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UK Mulling Extending Recent IR35 Reforms To Private Sector

by Jason Gorringe, Tax-News.com, London

22 May 2018


On May 18, 2018, the UK Government launched a consultation on enhancing rules surrounding "off-payroll" working (the IR35 rules), to ensure that contractors who work through their own company pay the right tax.

As announced at the Autumn Budget, the consultation will specifically look at how to increase compliance with the existing "off-payroll" working rules. These rules mean that contractors such as IT and management consultants who work through their own company but who are in practice employed by a third party pay the right tax as employees.

Evidence suggests that the taxpayer could be missing up to GBP1.2bn (USD1.6bn) a year by 2023 as a result of people getting the rules wrong, and incorrectly paying tax as if they were self-employed, says the Government. The consultation will look at how to make these rules work better, it said, adding that the genuinely self-employed will not be affected.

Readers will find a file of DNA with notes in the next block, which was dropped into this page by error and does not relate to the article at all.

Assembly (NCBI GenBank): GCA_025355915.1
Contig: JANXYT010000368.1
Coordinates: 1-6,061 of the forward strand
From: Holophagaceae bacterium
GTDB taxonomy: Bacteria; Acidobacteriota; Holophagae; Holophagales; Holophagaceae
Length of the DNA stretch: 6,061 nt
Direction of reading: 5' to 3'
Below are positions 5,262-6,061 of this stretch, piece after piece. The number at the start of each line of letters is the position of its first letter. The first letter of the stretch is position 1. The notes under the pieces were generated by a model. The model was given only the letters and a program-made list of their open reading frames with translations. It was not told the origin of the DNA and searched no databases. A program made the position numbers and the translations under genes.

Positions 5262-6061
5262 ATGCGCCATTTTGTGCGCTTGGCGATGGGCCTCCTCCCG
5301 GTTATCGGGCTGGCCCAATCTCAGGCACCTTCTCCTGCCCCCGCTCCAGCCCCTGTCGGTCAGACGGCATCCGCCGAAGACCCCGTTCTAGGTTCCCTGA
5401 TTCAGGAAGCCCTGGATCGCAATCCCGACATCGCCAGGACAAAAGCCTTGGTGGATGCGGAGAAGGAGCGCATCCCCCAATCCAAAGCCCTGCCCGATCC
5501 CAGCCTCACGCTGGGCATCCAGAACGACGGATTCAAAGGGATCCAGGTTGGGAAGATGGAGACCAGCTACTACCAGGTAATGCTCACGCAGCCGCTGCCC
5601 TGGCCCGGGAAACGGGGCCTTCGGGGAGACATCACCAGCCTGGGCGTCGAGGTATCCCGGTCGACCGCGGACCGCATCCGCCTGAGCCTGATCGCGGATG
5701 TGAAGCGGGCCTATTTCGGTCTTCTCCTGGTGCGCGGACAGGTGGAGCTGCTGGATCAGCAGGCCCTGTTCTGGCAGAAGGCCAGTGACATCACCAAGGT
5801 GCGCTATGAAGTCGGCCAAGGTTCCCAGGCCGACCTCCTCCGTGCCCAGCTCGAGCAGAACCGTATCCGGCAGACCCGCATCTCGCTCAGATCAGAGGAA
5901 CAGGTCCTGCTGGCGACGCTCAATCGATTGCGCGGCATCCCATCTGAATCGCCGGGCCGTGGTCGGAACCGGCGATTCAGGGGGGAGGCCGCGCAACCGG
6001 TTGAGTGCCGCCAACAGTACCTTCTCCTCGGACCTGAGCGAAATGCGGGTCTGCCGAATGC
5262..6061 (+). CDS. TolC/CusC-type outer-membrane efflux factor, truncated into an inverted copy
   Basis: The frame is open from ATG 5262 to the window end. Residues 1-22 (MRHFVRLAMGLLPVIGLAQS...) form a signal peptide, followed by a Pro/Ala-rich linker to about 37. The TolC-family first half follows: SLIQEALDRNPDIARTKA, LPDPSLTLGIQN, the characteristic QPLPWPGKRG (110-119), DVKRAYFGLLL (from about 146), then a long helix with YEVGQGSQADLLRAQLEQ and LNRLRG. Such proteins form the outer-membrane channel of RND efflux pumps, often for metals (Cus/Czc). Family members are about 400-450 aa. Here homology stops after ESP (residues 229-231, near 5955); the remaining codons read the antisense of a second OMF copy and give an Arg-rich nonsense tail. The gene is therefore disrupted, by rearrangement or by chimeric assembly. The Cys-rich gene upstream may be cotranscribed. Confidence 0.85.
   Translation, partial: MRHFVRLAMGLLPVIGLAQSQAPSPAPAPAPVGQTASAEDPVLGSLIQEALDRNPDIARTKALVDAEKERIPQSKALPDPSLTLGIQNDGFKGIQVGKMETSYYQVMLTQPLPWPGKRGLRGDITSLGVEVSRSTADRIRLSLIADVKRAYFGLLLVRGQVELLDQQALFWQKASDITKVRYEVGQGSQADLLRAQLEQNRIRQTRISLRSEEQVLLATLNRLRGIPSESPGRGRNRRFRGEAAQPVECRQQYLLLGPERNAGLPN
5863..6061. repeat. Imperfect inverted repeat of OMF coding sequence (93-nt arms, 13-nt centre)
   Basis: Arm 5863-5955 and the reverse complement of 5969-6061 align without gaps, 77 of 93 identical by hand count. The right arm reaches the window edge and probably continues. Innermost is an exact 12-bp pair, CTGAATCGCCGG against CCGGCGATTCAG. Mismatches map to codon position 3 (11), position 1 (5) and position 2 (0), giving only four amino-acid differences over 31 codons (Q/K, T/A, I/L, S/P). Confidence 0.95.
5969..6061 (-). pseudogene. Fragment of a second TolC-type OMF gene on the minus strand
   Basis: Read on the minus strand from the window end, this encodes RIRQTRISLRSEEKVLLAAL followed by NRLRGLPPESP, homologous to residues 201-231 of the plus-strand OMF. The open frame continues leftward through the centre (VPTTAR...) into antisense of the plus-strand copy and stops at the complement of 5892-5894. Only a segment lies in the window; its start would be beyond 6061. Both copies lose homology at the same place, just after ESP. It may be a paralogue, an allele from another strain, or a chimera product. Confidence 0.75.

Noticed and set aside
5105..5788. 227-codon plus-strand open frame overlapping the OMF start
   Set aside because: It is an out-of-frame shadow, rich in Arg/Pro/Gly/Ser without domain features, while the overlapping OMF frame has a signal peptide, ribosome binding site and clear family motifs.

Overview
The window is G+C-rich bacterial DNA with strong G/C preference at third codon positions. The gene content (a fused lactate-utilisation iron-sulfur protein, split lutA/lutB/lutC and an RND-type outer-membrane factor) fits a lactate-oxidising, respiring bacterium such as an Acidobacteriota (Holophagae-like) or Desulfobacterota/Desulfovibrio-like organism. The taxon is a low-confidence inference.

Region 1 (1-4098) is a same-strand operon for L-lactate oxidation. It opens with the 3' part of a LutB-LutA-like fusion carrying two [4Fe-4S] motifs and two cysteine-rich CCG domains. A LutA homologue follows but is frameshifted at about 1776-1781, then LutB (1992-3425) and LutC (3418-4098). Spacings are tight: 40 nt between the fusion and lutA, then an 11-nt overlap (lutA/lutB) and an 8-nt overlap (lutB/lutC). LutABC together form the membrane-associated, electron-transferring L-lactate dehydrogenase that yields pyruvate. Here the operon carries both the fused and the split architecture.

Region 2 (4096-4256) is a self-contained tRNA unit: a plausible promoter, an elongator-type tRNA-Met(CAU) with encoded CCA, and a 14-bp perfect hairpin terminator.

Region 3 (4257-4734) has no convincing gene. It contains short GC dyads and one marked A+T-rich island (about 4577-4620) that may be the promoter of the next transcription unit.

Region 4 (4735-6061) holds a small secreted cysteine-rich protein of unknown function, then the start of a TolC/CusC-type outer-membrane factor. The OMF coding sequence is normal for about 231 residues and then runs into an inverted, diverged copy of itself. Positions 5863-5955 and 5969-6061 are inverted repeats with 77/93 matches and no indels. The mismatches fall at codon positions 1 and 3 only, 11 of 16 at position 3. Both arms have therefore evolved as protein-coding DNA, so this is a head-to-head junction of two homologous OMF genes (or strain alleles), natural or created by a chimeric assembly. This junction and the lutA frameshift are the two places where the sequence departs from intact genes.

The Financial Secretary to the Treasury, Mel Stride, said: "It's very important that we recognize the hard work of contractors across all sectors, who contribute to our growing economy. But it's also right that we have a fair tax system that balances efficiency and simplicity for taxpayers, while also supporting our vital public services. That's why we're consulting carefully and welcome a wide range of opinions and evidence on how to tackle non-compliance."

Last April, the Government reformed off-payroll working in the public sector, successfully increasing compliance. The change has meant GBP410m in additional revenue for the taxpayer, the Government said, adding: "This consultation includes the option of extending those reforms to the private sector, although no decisions have been made. It draws upon the lessons from the public sector change, by consulting on how the rules can be improved for the private sector, and includes alternative options for addressing non-compliance." The change for the public sector placed an onus on public authorities to determine whether the rules apply to the taxpayers they engage to provide services and to deduct and pay the appropriate taxes.

TAGS: compliance | tax | tax compliance | tax avoidance | public sector | employees | United Kingdom | payroll | contractors | individual income tax | services

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